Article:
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The Pamphlet Collection of Sir Robert Stout: Volume 69

The Attack on Sentry Hill Redoubt

The Attack on Sentry Hill Redoubt.

Captain Shortt and his company were located there, near the spot where the junction of the New Plymouth and Waitara lines now exists. The location of a force there seemed to cause the enemy a little annoyance, and they would have given something to rout them out of it. They appeared to have somewhat underrated the difficulties attending such undertakings, if we may judge from their action in this particular instance.

A prophet, in whom they placed every confidence, went one evening, after the sun had disappeared over the watery horizon, to the gate of the redoubt, which had been closed for the night. Sergeant Fred. Day was on duty, and he went to see what the native wanted, supposing him to be one of the friendlies. He opened the gate, and was just in expectation of having some important item of intelligence disclosed to him, when, as sudden as a flash of lightning, he received a smack in the face that would be no discredit to Slavin. This was a sort of a surpriser, and so unhinged his wits that it took a little time to fully realise that he had been duped; and before anything could be done the "prophet" was bounding page 72 away in the fern, and got, as a matter of course, safe away to Matatawa—Billy King's Pah.

The "prophet" must have told them what he had done in the pakehas' camp to the boss of the guard; that they could go up and take possession of the place just a readily as he had carried out his little mission. They appeared to believe him, and at once preparations were made to go and take possession next morning. As the next day dawned, unusual activity seemed to prevail up their way Their voices could be always heard at the redoubt when they were at all excited. Precautions were taken at the redoubt Soon they could be heard getting nearer. The men fell in but no one could be seen but the usual sentry walking his post. The big gun was ready to belch forth its deadly grape &c.

On they came, many in full view; others sneaking through the fern. Matters at the redoubt were so apparently tame that they felt themselves almost in possession. Such ideas as these are sometimes very premature. In this instance it was so. They approached within easy popping distance. Still they could see no move but that of the sentry's head. The; opened the ball. No response. They must have caught the idea now that that they would soon take charge of the pakehas' quarters and all therein contained. Some may have gone so far as to foresee any amount of pickled pakeha within the near future.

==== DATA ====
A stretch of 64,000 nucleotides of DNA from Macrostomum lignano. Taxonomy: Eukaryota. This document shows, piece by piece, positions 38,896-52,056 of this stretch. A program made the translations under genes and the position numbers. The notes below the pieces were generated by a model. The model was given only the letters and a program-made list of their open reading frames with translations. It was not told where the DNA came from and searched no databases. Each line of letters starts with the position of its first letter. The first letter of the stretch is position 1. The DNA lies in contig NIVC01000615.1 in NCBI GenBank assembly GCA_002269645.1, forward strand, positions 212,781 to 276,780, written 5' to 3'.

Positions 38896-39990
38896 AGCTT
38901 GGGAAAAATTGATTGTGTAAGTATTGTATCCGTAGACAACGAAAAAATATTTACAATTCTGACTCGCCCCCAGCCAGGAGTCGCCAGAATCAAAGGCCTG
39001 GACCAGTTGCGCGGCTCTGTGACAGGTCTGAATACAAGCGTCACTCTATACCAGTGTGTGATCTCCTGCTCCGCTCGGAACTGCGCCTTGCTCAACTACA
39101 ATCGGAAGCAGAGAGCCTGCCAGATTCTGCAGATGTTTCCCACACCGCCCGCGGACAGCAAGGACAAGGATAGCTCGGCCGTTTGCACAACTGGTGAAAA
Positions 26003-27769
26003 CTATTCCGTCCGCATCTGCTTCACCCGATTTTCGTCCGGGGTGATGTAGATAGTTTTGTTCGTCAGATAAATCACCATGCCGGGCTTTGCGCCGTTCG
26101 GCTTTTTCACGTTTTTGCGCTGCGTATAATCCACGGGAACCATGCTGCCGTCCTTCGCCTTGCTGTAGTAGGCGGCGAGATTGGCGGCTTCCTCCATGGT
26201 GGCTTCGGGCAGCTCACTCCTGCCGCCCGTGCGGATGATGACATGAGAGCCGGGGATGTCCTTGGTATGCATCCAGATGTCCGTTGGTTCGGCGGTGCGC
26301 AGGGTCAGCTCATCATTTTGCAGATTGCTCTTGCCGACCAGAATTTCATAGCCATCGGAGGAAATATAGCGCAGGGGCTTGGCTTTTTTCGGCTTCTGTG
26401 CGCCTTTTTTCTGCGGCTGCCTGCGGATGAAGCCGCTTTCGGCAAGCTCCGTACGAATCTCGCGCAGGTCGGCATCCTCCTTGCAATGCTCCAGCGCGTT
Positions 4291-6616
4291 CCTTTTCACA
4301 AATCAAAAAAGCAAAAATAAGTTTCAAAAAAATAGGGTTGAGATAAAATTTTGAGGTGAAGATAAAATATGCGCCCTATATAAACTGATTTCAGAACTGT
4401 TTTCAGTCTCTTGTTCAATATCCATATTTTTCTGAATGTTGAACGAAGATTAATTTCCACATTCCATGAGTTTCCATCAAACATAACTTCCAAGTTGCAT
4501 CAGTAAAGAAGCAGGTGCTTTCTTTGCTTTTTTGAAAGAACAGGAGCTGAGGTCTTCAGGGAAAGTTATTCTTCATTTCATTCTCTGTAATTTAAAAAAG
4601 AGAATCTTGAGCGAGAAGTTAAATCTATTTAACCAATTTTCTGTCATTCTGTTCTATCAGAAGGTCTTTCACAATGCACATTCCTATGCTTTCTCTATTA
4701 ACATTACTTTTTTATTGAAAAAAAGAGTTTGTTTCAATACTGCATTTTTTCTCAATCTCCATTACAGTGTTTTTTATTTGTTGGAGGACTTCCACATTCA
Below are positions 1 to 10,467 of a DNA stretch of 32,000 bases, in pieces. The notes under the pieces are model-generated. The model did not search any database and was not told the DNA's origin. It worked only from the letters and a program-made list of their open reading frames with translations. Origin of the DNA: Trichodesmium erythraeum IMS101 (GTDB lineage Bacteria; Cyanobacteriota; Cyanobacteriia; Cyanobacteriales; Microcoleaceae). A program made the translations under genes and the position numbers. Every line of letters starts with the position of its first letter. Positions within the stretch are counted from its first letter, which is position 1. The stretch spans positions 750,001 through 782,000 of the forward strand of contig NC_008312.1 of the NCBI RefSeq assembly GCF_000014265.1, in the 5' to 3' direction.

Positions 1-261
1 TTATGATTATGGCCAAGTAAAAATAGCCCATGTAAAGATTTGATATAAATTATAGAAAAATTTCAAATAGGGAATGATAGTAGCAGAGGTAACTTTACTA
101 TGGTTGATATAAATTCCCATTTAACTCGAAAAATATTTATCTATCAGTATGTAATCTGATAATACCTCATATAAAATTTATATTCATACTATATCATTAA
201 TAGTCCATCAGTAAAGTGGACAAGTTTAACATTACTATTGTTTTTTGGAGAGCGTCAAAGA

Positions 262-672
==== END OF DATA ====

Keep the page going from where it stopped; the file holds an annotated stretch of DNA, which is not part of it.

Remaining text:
Poor deluded simpletons, they little knew the fate many of their number would meet ere the breakfast bugle in the redoubt would call the defenders to refresh after their morning's exercise. They were now so conveniently close that the men lying waiting were burning for the fray. There little Captain Shortt gently said, "Up, men." I don't think he repeated all the famous words used by the Iron Duke at; Waterloo. Up arose fifty or sixty heads. Bang goes about that number of rifles. Then the attackers began to realise the fact that their morning's outing would not be an unmixed pleasure. Many, no doubt, sorely regretted their early move. Some had but little time to think over it, their souls having departed to the happy hunting ground; others were lying in agony. The gun then vomits forth among them. Terrible then was their excitement. Brave fellows. There they were, in spite of a deadly fire, carrying away their dead and page 73 wounded. Some would succeed; others only dropped to keep them company.

So much for the advice of their prophet. I wonder they didn't fix him up when they got back. They suffered a severe loss. The men in the redoubt went out to pick up those left behind. Captain Shortt received promotion over that little affair. There was no one hit at the redoubt. That prophet must have fallen much in their estimation after letting them in like that.